Research Method: Life Mapping

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2nd June 2021

This ‘how to’ guide outlines the Life Mapping research method used by Elisabeth Garratt, from the University of Sheffield and Jan Flaherty, from Kings College London. The image was created in collaboration with India Joseph, Moon and Moth Studio.

Social scientists from the Methods for Change project came together to discuss the research methods they use and how methods create change in society. Drawing from the expertise in the Aspect network, they collaborated on a series of ‘how to’ guides which are step-by-step instructions and top-tips for adopting these methods in a range of sectors. Visual and multisensory pieces, including comics, illustrations, posters, booklets, short films and animations were then developed in collaboration with creatives to capture the key value of these research methods with a view to being able to convey them to a variety of audiences.

It is hoped that these resources will be useful for people in higher education, commercial, public sector, third sector and community organisations who are interested in experimenting with, and expanding professional skills in, the adoption of social science research methods.

Categories:
Methods for Change, Project Output, The University of Manchester and The University of Sheffield

Research Method: Life Mapping

Life Mapping is a qualitative narrative visual method that involves following a person’s life over a specified time period, from a point in the past through to the present day. The researcher asks the participant open-ended questions about their life history while the participant uses pens and paper to draw or ‘map’ significant moments in their life in relation to the topic being explored.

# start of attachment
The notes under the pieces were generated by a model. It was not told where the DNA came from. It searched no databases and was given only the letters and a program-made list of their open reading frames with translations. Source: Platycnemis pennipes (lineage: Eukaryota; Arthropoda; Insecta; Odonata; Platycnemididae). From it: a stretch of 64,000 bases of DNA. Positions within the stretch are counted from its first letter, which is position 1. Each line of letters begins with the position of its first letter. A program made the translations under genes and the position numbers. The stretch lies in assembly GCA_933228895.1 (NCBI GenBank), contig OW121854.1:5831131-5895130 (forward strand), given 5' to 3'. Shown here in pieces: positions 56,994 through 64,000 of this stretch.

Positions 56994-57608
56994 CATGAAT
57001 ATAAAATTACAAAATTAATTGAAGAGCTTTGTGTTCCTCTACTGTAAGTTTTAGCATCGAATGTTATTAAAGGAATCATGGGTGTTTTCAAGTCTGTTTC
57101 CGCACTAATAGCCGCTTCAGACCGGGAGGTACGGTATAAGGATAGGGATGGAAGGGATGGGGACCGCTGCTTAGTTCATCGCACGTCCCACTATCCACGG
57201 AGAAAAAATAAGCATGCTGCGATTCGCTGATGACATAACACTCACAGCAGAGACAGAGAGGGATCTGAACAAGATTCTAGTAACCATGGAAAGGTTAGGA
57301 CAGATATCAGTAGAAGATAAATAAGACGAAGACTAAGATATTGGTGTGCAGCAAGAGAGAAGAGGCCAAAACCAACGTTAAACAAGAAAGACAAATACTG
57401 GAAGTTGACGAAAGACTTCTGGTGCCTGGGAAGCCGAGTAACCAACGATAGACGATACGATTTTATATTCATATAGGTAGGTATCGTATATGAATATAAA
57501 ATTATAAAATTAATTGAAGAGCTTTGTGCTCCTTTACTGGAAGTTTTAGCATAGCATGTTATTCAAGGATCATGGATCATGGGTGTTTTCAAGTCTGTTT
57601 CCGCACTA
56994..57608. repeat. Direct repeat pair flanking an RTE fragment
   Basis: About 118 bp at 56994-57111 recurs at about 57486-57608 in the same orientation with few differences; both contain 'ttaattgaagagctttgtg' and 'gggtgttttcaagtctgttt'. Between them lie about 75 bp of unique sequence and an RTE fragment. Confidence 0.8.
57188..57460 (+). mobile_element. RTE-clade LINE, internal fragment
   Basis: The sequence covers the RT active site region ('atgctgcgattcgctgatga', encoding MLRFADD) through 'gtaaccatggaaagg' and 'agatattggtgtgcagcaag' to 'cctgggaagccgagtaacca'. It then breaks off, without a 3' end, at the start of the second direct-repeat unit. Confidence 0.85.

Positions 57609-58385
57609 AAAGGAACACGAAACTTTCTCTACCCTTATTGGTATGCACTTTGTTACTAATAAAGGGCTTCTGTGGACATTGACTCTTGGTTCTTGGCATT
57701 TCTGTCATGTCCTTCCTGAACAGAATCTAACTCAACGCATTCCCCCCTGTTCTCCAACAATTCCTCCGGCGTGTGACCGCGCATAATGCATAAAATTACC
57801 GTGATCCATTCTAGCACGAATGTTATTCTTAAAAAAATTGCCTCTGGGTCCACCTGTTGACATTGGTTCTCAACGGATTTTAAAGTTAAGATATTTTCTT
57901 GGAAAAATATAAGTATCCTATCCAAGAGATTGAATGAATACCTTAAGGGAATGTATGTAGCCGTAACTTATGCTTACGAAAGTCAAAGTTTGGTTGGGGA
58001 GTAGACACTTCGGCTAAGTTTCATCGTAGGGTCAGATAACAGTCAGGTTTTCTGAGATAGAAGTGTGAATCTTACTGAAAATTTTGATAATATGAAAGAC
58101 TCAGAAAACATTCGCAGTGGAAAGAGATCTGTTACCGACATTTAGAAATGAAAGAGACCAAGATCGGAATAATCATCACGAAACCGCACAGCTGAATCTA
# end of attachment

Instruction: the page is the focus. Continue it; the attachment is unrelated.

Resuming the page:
For example, if homelessness were to be explored, participants who had experienced homelessness might be asked to draw the first place they remember living in, up until the present day. The researcher would then use the participants’ drawings as a prompt for further questions, developing a rich personal account of an individual’s life. Life Mapping therefore encourages the participant to draw their memories, with the participant’s own drawings assisting the participant and researcher to talk together about these moments in space and time. The visualisation within the Life Mapping method is about the participant’s own drawing as a process that aids in the exploration of emotions and memory about certain places and times across a life-course. The flexible and interpretive nature of the visual component means a range of different life maps can be created. While some participants may draw a line, which rises and falls at different moments to depict their life events or emotional journey; others may create detailed sketches of buildings or places. While some may present something akin to a flow diagram; others might draw abstract shapes to represent different places. These unique interpretations can shed light on different experiences, provide insight into how specific services might be improved, and highlight what matters to individuals. This versatile method can be used to understand a person’s entire life, or a particular period in their life, in relation to a particular topic or issue. While Life Mapping is most often used to explore the past through to the present, future oriented reflections can also be incorporated.

You can find all the research outputs from the Methods for Change series here


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